10:00-10:30Coffee Break
10:30-10:45Poster Spotlights III
Jakub Otwinowski, Emory University, Speeding up evolutionary search by small fitness fluctuations
Christian Ray, University of Texas M. D. Anderson Cancer Center, Amelioration of ultrasensitive biochemical switches in bacteria
John Sekar, University of Pittsburgh, Experimental Design in Rule-Based Models
10:45-11:15Tobias Meyer, Stanford University, A two dimensional Akt-Erk signaling code for NGF-triggered differentiation and cell number expansion
11:15-11:35Edward Stites, Translational Genomics Research Institute, Promiscuity quantitatively and qualitatively impacts early growth factor receptor signaling
11:35-11:55Raymond Cheong, Johns Hopkins University, Advantages and limitations of network-based information processing in biological signaling systems
11:55-12:15Christopher Zopf, Massachusetts Institute of Technology, Single promoters as regulatory network motifs
12:15-14:30Lunch, Dining Hall (service 11:30-13:30)
14:30-18:15Session IV, Great Hall, Chair: Gnana Gnanakaran, Los Alamos National Laboratory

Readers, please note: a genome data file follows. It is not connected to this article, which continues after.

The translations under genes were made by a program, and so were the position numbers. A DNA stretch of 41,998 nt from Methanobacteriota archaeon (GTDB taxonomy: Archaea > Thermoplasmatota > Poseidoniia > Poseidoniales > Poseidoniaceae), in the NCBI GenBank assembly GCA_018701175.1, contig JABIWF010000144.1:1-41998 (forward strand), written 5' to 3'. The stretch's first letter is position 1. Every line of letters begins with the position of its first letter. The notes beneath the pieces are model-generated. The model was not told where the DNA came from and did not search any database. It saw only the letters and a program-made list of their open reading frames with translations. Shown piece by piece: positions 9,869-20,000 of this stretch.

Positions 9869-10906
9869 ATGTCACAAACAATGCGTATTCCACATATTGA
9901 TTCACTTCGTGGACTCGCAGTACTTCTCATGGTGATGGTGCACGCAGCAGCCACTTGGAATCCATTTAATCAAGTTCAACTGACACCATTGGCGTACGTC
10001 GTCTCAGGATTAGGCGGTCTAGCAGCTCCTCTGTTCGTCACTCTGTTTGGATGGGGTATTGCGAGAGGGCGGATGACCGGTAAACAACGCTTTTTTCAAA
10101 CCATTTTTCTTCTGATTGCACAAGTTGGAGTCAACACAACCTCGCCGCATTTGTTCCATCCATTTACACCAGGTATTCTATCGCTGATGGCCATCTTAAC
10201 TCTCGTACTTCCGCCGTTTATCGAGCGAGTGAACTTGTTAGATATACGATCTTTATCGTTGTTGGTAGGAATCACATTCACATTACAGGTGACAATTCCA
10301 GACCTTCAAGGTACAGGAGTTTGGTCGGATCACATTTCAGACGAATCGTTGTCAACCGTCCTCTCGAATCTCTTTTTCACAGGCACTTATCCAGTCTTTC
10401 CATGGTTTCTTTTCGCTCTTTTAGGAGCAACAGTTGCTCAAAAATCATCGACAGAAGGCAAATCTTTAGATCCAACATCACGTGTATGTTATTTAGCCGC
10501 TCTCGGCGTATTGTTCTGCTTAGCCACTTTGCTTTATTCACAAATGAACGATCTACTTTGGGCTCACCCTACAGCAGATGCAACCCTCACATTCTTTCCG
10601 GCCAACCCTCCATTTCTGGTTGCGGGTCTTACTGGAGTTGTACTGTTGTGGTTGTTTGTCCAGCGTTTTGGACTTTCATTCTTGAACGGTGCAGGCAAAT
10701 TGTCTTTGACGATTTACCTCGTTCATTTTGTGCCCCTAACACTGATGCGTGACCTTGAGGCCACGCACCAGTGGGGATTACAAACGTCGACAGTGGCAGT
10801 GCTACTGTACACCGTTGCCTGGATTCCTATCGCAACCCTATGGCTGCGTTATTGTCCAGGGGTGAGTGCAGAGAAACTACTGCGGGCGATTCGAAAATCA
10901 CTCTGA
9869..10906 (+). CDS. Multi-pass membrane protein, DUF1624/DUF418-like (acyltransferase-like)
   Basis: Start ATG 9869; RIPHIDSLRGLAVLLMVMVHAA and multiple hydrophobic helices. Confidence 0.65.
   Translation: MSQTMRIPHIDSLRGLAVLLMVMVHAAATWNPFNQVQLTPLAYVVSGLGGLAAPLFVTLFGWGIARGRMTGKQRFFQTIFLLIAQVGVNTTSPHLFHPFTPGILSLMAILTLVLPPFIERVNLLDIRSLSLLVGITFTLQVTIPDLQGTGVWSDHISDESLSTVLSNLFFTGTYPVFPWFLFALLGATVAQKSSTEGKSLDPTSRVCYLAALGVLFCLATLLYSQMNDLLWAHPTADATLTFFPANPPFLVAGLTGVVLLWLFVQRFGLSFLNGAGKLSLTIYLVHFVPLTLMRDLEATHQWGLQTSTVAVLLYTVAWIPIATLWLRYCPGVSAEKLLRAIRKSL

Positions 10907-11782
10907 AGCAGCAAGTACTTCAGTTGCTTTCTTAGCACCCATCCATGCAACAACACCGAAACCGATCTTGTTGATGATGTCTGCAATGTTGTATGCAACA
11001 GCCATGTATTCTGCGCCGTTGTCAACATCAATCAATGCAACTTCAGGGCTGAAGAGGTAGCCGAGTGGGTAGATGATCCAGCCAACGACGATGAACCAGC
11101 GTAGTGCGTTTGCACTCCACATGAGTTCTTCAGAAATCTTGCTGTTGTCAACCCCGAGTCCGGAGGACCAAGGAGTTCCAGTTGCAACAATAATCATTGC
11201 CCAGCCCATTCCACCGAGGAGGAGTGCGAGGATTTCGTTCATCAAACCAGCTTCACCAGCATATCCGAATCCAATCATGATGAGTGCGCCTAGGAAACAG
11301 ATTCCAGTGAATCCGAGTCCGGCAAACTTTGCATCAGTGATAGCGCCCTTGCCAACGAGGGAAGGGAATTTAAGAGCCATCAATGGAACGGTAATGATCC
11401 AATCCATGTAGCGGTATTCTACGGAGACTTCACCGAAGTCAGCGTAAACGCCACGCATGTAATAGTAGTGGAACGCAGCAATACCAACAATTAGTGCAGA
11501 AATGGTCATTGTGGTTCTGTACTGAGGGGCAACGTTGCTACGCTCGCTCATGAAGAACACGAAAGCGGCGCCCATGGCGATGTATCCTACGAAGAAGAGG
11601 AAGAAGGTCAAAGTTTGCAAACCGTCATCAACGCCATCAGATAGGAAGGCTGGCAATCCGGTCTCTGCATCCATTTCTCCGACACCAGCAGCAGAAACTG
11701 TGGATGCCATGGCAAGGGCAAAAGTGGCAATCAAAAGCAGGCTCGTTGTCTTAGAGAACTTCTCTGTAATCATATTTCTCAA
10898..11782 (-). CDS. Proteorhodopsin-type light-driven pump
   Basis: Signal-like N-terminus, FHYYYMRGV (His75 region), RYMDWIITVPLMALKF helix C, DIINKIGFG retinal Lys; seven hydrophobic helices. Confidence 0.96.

14:30-15:00Alan Perelson, Los Alamos National Laboratory, Multiscale Modeling of Hepatitis C Virus Infection
15:00-15:20Cheemeng Tan , Carnegie Mellon University, The inoculum effect and band-pass bacterial response to periodic antibiotic treatment
15:20-15:40Ni Ji, Massachusetts Institute of Technology, _Genetic redundancy in the Wnt pathway promotes robust control of neuronal migration through interlocked feedback loops
15:40-16:00Karina Mazzitello, Universidad Nacional de Mar del Plata, Modeling Morphology Dynamics of Retinal Pigment Epithelium
16:00-16:30Coffee Break
16:30-16:45Poster Spotlights IV
Rui Zhen Tan, Massachusetts Institute of Technology, Different roles of Wnt ligands and receptors in regulating C.elegans' cell divisions
Karen Tkach, Memorial Sloan Kettering Cancer Center, Regulation of T cell Antigen Dose-Dependent IL-2 Production via Population Dynamics
Cathy McKinney, Stowers Institute for Medical Research, Semi-Automated Analysis of Proliferation Dynamics of Human Metastatic Melanoma